Rojo, it's not about testing individual shoes. It's that nobody has any concept of what an "unfair advantage" even means in the context of footwear. If actual scientists can come up with a definition of "unfair advantage" and then propose criteria for testing footwear against that definition, then the IAAF might be able to do something.
That's why your analogy to drug testing doesn't work. It's not like the IAAF is saying that there is such a thing as an illegal shoe that the IAAF is capable of identifying. If that were the case, it would be totally fair to complain about leaving it up to third parties to turn in the cheaters. But that's not what they're saying. They do not know what an "unfair" shoe is, and neither does anybody else.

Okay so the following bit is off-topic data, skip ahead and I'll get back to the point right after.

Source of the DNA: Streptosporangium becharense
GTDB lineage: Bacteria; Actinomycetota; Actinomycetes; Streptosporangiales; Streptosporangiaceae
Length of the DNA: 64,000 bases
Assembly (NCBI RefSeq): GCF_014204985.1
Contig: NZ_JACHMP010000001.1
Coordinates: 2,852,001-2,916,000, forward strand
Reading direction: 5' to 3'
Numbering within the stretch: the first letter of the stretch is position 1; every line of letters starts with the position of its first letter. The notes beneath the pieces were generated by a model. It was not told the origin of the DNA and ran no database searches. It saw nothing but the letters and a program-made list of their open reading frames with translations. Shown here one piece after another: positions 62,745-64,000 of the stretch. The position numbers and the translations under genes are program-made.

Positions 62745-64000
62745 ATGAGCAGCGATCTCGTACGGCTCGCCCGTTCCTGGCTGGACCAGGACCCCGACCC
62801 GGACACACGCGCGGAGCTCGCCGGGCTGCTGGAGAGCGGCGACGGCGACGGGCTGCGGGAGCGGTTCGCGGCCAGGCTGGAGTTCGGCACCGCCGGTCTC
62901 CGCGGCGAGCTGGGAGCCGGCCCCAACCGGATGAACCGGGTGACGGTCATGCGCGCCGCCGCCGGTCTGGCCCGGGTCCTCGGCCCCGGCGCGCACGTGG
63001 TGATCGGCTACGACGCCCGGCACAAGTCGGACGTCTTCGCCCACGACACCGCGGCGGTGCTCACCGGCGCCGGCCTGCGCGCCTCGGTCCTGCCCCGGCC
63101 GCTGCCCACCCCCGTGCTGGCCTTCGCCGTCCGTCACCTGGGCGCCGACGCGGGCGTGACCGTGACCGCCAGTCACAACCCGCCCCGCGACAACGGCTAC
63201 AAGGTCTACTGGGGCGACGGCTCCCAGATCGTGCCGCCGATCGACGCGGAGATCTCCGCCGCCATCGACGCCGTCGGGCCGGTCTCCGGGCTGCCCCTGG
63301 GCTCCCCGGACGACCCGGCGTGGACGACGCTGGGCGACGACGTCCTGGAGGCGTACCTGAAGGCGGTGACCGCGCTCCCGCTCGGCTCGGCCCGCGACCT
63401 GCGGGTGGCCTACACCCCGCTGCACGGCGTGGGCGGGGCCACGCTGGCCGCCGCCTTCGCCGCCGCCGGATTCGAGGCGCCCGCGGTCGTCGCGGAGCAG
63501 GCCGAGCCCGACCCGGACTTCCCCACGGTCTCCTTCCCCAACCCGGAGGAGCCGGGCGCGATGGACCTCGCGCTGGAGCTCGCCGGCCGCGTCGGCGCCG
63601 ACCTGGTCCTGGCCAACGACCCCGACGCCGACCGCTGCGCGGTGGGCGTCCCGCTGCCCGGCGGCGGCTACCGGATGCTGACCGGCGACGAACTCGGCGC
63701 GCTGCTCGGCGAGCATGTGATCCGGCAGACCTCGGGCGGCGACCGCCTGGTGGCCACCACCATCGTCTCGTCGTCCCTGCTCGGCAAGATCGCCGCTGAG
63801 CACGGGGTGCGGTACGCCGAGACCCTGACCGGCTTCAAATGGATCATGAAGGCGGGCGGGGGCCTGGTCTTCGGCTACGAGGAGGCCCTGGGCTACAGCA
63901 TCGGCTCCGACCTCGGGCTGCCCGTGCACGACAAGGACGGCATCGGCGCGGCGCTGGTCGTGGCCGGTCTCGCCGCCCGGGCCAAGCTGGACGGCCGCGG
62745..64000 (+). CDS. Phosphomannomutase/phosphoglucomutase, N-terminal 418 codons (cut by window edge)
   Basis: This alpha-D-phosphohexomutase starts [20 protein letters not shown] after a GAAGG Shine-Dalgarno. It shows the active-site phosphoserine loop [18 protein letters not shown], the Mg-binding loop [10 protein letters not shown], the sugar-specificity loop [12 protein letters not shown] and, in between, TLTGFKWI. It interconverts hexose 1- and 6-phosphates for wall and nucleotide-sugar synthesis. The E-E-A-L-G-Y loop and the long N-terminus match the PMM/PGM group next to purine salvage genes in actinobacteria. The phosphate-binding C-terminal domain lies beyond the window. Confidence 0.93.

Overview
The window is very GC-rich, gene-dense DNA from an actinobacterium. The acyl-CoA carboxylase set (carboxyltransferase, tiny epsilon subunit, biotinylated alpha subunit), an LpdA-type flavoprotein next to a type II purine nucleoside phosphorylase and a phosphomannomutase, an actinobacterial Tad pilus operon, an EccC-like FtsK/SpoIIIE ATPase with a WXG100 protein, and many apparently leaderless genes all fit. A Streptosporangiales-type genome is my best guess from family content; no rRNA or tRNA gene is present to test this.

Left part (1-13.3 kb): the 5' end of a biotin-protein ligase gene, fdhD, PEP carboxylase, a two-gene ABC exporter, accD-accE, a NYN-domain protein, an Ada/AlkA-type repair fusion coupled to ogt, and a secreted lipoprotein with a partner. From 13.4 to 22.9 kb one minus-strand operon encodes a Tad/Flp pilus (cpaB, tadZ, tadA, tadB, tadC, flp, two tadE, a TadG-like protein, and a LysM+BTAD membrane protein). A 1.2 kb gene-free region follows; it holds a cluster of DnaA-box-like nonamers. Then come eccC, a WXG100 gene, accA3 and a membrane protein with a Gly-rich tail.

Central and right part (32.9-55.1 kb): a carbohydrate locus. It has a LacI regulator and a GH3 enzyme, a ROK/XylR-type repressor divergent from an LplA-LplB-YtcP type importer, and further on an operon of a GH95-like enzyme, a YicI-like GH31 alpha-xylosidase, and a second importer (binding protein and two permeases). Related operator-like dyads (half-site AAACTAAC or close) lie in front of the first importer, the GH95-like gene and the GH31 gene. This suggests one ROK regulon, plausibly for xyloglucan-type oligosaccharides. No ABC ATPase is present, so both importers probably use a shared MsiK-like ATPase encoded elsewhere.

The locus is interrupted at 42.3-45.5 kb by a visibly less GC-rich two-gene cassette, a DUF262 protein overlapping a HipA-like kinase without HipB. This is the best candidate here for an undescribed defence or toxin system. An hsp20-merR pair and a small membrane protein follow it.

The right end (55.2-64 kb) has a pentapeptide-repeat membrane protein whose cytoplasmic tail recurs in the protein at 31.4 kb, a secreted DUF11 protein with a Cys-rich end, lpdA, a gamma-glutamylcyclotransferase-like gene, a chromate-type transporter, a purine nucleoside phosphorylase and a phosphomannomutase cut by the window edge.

So basically the IAAF's shoe rule is comparable to WADA's three principles for banning a substance: You're not breaking the rules for taking a substance that violates those principles, but WADA uses those principles to make more specific rules that athletes do have to follow.
I'll grant that the IAAF probably should not have codified the shoe rule as a rule, which implies that it's enforceable. That's what's causing confusion and getting people worked up. Really, the IAAF should have just released a statement saying that they're concerned about the issue, that they're looking into it, that they welcome comment, and that they will take action as necessary. The reason that the shoe rule ended up as a rule is most likely that it was replacing an existing shoe rule (the "spring" rule of Spira infamy) that was even more problematic.